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GitHub Actions - Detect silently added permissions part-2

Dion Segijn
April 29th, 2020 · 2 min read

In the previous blog post I showed you how to run two jobs in parallel. Now I’m going to show you how the third job is only started when the first two succeeded and also how we only post a comment on the pull request when new permissions are detected.

PR comment with permissions detected

The end result will be a message on your pull request letting you know new permission are added as in the image above.

Detect changes in permissions

Workflow diff permissions

Let’s look at the third job:

1diff-permissions:
2 needs: [build-develop, build-branch]
3 runs-on: ubuntu-latest
4 steps:
5 - name: Download permissions
6 uses: actions/download-artifact@v1
7 with:
8 name: permissions
9
10 - name: Execute diff
11 run: diff --changed-group-format='%<%>' --unchanged-group-format='' $GITHUB_WORKSPACE/permissions/permissions-develop.txt $GITHUB_WORKSPACE/permissions/permissions-branch.txt > permissions-diff.txt && echo ::set-env name=NEW_PERMISSIONS::'false' || echo ::set-env name=NEW_PERMISSIONS::'true'
12
13 - run: printf "⚠ New permission(s) found\n\n\`\`\`\n" > pr-comment.txt && cat permissions-diff.txt >> pr-comment.txt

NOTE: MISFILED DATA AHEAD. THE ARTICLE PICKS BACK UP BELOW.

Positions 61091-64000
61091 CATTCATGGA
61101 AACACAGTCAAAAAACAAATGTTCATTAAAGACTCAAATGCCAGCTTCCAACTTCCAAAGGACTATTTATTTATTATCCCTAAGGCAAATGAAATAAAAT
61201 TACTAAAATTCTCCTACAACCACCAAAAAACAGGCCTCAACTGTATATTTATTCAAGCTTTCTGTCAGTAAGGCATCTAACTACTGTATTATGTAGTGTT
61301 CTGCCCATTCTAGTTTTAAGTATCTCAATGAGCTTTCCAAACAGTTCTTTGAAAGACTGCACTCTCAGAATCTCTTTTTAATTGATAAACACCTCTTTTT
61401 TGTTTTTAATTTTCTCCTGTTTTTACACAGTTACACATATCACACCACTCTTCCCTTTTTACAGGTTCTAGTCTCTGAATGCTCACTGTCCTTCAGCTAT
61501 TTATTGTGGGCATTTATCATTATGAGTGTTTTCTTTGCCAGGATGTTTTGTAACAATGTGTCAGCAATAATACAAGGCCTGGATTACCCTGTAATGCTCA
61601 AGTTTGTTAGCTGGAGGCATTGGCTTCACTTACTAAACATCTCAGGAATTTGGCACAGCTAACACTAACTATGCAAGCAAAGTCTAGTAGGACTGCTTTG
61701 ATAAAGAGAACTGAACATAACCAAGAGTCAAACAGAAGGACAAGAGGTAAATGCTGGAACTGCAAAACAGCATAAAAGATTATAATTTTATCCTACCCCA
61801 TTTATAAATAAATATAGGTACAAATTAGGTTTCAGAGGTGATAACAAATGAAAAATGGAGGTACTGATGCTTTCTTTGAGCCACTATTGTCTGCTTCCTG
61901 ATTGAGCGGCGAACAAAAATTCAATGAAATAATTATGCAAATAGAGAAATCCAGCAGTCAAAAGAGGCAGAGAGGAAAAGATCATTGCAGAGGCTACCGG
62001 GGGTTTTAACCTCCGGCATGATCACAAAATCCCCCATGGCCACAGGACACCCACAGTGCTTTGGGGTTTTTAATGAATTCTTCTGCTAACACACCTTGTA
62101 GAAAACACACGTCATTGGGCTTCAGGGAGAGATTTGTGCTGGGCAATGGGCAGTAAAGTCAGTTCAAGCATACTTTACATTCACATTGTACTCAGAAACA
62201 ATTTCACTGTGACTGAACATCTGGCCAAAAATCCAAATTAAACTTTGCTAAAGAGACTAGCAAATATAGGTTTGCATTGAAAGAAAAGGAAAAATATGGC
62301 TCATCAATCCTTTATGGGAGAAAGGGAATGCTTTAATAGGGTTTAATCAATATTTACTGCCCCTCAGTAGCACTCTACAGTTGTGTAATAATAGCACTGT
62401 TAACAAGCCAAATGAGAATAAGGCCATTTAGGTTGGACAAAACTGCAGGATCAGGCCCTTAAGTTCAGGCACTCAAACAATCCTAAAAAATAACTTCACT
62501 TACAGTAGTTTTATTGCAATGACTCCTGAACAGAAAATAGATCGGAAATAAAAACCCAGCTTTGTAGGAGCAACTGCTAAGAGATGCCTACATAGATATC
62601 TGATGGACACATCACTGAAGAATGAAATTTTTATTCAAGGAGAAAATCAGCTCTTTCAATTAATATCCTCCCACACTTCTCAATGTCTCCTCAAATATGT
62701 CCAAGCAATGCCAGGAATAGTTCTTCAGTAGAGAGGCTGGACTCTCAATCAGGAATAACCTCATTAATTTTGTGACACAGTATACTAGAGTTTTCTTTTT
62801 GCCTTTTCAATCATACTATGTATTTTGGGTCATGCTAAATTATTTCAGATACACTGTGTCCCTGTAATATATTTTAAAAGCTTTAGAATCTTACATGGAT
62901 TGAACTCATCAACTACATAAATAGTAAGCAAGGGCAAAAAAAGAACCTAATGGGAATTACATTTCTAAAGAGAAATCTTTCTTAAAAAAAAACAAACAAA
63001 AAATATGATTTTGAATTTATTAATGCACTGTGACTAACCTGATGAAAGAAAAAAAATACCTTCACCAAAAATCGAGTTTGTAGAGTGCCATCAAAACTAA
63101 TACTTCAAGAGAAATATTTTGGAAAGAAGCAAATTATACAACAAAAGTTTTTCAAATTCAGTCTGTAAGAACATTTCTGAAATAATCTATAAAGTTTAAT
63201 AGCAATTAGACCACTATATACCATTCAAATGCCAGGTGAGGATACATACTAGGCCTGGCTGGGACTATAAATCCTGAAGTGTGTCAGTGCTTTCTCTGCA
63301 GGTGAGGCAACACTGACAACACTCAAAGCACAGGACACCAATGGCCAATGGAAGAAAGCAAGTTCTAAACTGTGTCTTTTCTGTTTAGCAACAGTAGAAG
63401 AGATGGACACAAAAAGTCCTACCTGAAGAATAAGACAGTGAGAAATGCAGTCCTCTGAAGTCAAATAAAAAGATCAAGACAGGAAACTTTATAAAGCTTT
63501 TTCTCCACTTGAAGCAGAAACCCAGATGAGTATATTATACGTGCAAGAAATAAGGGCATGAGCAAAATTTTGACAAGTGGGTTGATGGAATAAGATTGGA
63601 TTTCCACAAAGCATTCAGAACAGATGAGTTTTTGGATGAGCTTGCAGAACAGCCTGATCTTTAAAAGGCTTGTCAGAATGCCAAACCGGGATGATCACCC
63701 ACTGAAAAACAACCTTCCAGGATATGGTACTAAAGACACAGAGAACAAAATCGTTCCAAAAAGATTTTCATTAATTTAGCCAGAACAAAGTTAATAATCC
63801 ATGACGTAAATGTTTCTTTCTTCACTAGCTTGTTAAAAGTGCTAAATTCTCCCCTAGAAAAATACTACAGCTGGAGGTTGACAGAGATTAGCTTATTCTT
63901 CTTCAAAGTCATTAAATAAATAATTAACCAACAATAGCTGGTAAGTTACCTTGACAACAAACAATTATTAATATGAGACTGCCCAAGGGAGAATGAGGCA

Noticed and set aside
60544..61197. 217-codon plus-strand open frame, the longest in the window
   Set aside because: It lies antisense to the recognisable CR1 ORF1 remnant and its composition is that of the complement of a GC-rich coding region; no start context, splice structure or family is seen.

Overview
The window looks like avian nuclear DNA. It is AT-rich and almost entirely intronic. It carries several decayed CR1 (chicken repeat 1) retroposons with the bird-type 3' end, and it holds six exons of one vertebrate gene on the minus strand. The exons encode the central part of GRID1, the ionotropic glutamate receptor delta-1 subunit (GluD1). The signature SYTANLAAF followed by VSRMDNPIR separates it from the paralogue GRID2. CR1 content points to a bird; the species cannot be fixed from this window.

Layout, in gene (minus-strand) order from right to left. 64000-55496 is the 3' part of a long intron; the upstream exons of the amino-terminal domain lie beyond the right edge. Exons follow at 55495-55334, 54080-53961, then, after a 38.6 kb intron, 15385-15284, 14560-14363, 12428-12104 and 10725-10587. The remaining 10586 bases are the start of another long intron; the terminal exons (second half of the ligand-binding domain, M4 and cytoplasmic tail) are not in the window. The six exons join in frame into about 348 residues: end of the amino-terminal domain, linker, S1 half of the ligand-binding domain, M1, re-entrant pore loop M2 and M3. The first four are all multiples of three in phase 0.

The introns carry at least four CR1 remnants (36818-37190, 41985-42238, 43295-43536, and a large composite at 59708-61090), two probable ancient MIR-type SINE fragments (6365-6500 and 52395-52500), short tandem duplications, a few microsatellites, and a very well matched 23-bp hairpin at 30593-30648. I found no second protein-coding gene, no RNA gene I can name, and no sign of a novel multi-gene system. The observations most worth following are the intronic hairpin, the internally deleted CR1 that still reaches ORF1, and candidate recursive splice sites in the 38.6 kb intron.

14
15 - name: comment PR
16 if: env.NEW_PERMISSIONS == 'true'
17 uses: machine-learning-apps/pr-comment@master
18 env:
19 GITHUB_TOKEN: ${{ secrets.personaltoken }}
20 with:
21 path: pr-comment.txt

This diff-permissions job depends on both the build-develop and build-branch job. We do this by defining the needs property containing the job names you want to depend on.

1needs: [build-develop, build-branch]

This job will only run when both jobs succeed, otherwise it will be ignored.

Let’s look at the steps:

  • First we download the artifacts that were uploaded at the end of previous jobs
  • Then we diff both files and see if there are any changes
  • If any changes are detected a comment will be posted

Downloading the files from the artifacts is done with this Github action. The files are downloaded as a .zip archive named permissions and automatically extracted into a folder with the same name.

Find changes in permissions with diff

More interestingly is the command to find changes between both files with diff, save the output and set an environment variable. That’s quite some things happening in one command.

1diff --changed-group-format='%<%>' --unchanged-group-format='' $GITHUB_WORKSPACE/permissions/permissions-develop.txt $GITHUB_WORKSPACE/permissions/permissions-branch.txt > permissions-diff.txt && echo ::set-env name=NEW_PERMISSIONS::'false' || echo ::set-env name=NEW_PERMISSIONS::'true'
Workflow diff permissions

We’re going to use diff on the two files downloaded from the artifacts:

  • $GITHUB_WORKSPACE/permissions/permissions-develop.txt
  • $GITHUB_WORKSPACE/permissions/permissions-branch.txt

Using diff in combination with --changed-group-format='%<%>' --unchanged-group-format='' will only output the changed lines between both files. Adding the formatting (green in the image above) to the diff command makes sure it doesn’t output extra information like what row and columns are changed.